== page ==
These are called Capital Expenditures (CapEx) and require long-term funding. Term loans for MSMEs usually span three to seven years and are attached to collateral such as buildings, stock, machinery, etc.
The amount of funding possible and loan interest depends on the:
- Sector in which the business operates.
- The business’ credit rating.
- Strength of the business balance sheet.
- Valuation of the collateral.
A host of banks and NBFCs have quotas earmarked for small businesses. These loans are paid back through Equated Monthly Instalments (EMIs).
Term loans are cheaper than lines of credit and working capital loans.
Small business owners can shop around for the best possible deal. However, the turnaround time on applications and approvals is arduous. Most institutions require three years’ audited financials of the business, making term loans inaccessible to startups.
4. Pradhan Mantri MUDRA Yojana
The Micro Units Development and Refinance Agency Ltd. (MUDRA) is an initiative of the central government. MUDRA makes low-cost credit available to the smallest of entrepreneurs in the remotest corners of the country.
These government business loans are disbursed through public/private sector banks, cooperative societies and rural banks.
MUDRA loans are open to businesses in the manufacturing, trading and service sectors.
Applicants need to comply with the eligibility set by the Micro Finance Institutions and register with MUDRA to avail of this SME business loan. Check the MUDRA website for the latest details, including funding levels and interest rates.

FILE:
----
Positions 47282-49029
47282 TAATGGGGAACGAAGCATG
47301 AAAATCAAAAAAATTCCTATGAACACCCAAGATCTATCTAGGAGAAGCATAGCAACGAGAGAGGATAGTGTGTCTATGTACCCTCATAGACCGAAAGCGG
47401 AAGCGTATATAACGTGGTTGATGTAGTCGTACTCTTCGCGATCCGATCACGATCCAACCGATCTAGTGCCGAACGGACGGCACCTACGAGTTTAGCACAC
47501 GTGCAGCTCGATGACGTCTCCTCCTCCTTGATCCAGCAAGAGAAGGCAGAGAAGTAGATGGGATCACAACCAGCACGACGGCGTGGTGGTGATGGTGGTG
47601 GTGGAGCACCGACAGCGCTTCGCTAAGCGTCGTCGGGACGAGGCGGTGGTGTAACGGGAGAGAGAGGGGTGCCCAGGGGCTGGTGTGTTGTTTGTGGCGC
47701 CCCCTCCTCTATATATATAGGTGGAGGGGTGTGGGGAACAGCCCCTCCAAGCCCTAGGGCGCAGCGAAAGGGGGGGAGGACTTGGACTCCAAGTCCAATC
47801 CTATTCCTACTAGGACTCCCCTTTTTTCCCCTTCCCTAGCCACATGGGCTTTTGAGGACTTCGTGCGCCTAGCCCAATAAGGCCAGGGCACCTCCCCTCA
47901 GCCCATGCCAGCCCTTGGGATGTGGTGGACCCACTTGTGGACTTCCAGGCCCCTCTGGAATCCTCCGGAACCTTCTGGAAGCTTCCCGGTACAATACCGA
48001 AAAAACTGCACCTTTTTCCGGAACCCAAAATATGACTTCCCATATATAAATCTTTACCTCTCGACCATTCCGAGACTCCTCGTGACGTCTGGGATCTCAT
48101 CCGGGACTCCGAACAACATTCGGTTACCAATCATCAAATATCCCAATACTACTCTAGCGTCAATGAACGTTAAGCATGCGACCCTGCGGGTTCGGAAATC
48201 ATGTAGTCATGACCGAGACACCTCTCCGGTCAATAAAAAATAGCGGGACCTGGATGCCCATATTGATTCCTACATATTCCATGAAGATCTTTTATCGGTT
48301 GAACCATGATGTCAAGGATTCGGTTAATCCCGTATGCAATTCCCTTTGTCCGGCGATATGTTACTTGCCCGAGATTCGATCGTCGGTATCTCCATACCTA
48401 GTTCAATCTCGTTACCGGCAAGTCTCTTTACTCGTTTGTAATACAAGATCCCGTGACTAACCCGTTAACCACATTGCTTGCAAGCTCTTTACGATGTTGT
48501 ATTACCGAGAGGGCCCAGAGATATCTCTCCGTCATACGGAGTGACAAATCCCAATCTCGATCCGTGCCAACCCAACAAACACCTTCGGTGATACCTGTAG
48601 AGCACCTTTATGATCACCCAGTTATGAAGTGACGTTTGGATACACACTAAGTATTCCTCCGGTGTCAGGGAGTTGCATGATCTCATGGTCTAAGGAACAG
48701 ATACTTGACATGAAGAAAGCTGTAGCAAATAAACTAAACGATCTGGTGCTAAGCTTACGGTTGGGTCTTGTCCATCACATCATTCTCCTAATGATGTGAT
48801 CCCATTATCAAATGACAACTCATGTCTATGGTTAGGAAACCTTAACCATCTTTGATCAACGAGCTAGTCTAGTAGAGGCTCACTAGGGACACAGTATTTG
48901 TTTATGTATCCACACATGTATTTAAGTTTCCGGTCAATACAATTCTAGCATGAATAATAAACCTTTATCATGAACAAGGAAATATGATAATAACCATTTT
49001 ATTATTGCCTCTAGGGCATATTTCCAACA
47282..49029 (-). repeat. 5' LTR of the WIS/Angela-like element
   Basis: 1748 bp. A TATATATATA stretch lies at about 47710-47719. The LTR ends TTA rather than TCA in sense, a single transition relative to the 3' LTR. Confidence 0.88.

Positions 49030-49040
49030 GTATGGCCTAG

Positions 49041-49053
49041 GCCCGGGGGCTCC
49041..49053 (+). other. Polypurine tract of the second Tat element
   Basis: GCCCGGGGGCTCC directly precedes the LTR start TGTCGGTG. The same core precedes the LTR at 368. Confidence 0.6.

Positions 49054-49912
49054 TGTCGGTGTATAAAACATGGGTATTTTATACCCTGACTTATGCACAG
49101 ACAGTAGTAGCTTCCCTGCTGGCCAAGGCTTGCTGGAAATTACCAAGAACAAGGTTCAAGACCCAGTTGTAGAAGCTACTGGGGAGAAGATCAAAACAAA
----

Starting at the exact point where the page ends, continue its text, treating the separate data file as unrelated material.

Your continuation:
5. Stand-Up India scheme
The Stand-Up India scheme is an initiative of the government of India to provide minority business loans geared towards empowering those from the Scheduled Castes (SC) and Scheduled Tribes (ST) and to encourage women entrepreneurs.
The scheme funds greenfield initiatives with loans of up to 75 per cent of the estimated project cost.
Over 1.3 lakh bank branches across the country have been activated to make these loans available.
If applicants cannot find a branch close to them, they can contact the District Lead Manager in their home state or make a digital application through the Stand-Up India or MUDRA portal.
For the funding to be available, at least 51 per cent of the business stake has to be held by an SC or ST promoter and/or woman entrepreneur. Refer to the website for current details.
Public Sector Bank loans in 59 minutes is a quick-loan portal launched by the Prime Minister in November 2018. The online marketplace aims to speed up the process of application with minimal documentation.